2014-02-11 11:58:47 - Depressed manufacturing activity due to a cold wave has affected new jobs aacording to the ADP National Employment Report, Team IFM reports
Depressed manufacturing activity in severe cold weather conditions dragged down recruitment in the American manufacturing sector in January, according to payroll-processing firm ADP’s monthly National Employment Report released ahead of Friday’s government hiring data.
Manufacturing lost jobs in January, the report said, noting that the decline of 12,000 followed a revised gain of 16,000 in the prior month and was the first decline in industry payrolls since July 2013.
Across sectors, however, fresh recruitments were at a steady clip at 175,000 – led by the services sector which accounted for more than 90 per cent of new jobs created.
However, the figure was much below ADP’s December initial estimate of 238,000 but nevertheless, was considerably above the disappointing 74,000 new jobs officially recorded.
It was also the smallest monthly addition to the US workforce since August.
“Cold and stormy winter weather continued to weigh on the job numbers,” said Mark Zandi, chief economist of Moody’s Analytics that compiles data for ADP.
American manufacturing activity has been particularly hit this winter, slowing considerably in January mainly on account of severe cold weather conditions, a slowdown in securing fresh orders and inventories, economic indicators of two sets of survey data released separately on Monday showed.
The Institute for Supply Management Manufacturing Business Survey said growth in the manufacturing sector was the slowest since May 2013. The second set of data, from the Markit US Manufacturing PMI by economy tracker Markit, came to similar conclusions.
But Zandi was optimistic about an upturn. “Gains are broad-based across industries and company sizes, the biggest exception being manufacturing, which shed jobs,” he said. “But that is not expected to continue.”
January recruitments were led by the service sector, which absorbed 160,000 people in January, down from an upwardly-revised December figure of 177,000, showed the ADP data that pertains only to the private sector and more often than not differs from government figures.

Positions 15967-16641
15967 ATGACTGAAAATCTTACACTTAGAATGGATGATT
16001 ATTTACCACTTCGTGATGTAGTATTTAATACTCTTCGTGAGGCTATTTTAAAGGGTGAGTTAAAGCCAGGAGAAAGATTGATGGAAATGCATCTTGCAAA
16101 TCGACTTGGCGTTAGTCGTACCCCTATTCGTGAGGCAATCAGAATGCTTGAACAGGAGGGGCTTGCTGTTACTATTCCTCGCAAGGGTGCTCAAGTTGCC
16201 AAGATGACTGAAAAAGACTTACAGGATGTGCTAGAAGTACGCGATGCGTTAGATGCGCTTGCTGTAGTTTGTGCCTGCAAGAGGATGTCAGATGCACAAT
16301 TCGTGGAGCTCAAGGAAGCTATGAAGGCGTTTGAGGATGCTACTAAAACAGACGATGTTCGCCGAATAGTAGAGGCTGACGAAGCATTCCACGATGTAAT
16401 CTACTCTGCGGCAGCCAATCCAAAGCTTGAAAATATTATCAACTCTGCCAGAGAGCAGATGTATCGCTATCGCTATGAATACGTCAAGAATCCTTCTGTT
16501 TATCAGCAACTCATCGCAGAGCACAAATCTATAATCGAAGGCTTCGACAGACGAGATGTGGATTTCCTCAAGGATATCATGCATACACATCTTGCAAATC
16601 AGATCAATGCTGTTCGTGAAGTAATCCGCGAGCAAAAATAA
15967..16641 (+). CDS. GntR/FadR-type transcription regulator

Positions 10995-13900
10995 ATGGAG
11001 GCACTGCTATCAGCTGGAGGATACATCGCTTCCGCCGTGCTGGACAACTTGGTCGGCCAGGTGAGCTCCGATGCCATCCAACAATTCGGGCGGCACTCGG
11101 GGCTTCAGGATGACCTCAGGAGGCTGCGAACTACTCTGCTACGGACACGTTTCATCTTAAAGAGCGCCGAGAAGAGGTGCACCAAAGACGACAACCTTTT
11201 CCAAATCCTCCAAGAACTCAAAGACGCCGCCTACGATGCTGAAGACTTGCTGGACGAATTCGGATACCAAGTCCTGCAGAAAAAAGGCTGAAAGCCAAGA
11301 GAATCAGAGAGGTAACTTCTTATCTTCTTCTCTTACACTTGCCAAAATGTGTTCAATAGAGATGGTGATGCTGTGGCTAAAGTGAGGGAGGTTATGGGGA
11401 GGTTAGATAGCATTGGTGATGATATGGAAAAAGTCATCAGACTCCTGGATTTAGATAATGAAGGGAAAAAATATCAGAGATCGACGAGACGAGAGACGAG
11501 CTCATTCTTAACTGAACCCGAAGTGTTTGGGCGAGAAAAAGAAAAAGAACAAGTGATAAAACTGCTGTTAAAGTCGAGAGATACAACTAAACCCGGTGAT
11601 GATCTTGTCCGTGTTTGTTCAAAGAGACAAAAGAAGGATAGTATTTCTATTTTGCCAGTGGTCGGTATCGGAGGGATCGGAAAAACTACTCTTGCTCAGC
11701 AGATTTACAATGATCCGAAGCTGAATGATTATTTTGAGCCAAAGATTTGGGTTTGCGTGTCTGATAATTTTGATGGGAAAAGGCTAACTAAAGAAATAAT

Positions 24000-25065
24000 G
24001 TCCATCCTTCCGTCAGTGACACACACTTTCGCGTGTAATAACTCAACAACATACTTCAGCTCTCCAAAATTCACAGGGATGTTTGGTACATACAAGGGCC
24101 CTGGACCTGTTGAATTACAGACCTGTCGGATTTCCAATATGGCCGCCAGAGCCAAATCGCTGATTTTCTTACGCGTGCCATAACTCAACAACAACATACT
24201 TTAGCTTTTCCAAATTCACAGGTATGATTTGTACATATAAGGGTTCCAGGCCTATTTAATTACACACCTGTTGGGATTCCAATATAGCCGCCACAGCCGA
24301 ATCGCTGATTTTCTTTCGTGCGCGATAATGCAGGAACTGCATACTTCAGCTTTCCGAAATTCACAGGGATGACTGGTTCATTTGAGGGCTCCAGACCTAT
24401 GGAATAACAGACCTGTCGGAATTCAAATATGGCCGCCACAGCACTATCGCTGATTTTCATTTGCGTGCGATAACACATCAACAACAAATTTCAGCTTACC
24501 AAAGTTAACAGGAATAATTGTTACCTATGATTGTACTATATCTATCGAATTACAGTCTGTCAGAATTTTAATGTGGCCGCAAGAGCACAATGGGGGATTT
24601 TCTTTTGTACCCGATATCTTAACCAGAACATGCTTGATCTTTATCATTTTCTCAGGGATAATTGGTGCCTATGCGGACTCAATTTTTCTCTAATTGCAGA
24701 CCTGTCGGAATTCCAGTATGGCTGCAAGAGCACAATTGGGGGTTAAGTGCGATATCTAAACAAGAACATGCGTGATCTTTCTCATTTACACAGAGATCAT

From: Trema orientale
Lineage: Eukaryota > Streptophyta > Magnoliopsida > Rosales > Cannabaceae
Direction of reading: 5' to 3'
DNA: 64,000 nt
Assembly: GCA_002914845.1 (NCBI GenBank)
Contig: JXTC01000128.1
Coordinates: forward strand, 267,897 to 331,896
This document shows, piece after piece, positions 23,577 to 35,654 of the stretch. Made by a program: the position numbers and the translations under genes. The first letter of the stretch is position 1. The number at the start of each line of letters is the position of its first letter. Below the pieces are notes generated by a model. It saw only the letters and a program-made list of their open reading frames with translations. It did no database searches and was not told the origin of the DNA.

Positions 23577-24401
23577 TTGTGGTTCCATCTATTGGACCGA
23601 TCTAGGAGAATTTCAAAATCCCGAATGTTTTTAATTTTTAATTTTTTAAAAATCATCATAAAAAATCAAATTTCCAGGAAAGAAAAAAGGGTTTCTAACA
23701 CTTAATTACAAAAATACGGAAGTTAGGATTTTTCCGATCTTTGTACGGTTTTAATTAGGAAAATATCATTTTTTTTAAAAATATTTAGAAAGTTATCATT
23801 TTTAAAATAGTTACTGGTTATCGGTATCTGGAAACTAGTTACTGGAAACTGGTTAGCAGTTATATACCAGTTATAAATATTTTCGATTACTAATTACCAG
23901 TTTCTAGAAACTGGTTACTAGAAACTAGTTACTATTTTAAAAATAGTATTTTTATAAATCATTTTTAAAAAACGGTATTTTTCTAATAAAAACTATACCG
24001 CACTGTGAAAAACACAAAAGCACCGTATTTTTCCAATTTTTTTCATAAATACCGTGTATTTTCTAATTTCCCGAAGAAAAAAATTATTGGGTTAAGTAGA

Service-providing industries added 160,000 jobs in January, down from an upwardly-revised December figure of 177,000.
Millan Mulraine, deputy head of US research and strategy at TD Securities, told news portal Business Insider that the enthusiasm with which this report WAS received by the markets was “admittedly” coloured by its recent poor performance in predicting the payrolls outcome.
“Notwithstanding this, given that the ADP estimate remains the only available indicator of its kind, it will continue to attract considerable attention by the market,” Mulraine said.
The sector’s performance in the US was in alignment with that of the global scenario; according to the JP Morgan Global Services Business Activity Index, global services business activity expanded for the 16th successive month in January.
At 53.8, up from 53.5 in December, the composite index produced by JPMorgan and Markit in association with ISM and IFPSM, a union of 43 purchasing associations globally, posted a reading close to last September’s two-and-a-half year high.
JP Morgan said on Wednesday that job increases were signalled for the US apart from a host of European nations, Japan and two BRIC countries – India and Brazil.
Commenting on the survey, David Hensley, Director of Global Economics Coordination at JPMorgan, said the global service sector maintained its solid growth momentum at the start of 2014, with business activity expanding at a slightly accelerated pace in January.
“Although demand growth slowed, companies’ positive outlook and continued willingness to take on additional staff suggest that the upturn is likely to track at around its current rate during the coming months.”
In the US, underlying job growth remains sturdy if one were to discount the weather, said Zandi of Moody Analytics in the ADP statement.
Apart from professional and business services, goods-producing employment rose by 16,000 jobs in January, down from a downwardly-revised figure of 50,000 in December. Nearly all of the growth came from the construction industry, which added 25,000 jobs over the month; this followed increases of 30,000 and 32,000 in the prior two months.
Expansion in trade, transportation and utilities slowed to a gain of 30,000 jobs in January, while financial activities and employment was flat over the month following two consecutive months of gains of 6,000 each month, said ADP.
According to its data, payroll growth for businesses with 49 or fewer employees decelerated in January, adding 75,000 jobs. “This is the slowest pace of small business job growth since August 2013,” ADB said.
Employment levels among medium-sized companies with 50-499 employees rose by 66,000 while that at large companies – those with 500 or more employees – increased by 34,000. However, while this represented acceleration in job growth for mid-size firms, growth at large firms was nearly half of what it was in December.
The matched sample used to develop the ADP National Employment Report was derived from ADP payroll data, which represents 411,000 US clients employing nearly 24 million workers in the country.
“As the market looks toward Friday's official employment report, [the] ADP estimate will again take on some importance as investors attempt to gauge the tone of labour market activity and position ahead of the payrolls release,” Millan Mulraine, deputy head of US research and strategy at TD Securities, told news portal Business Insider.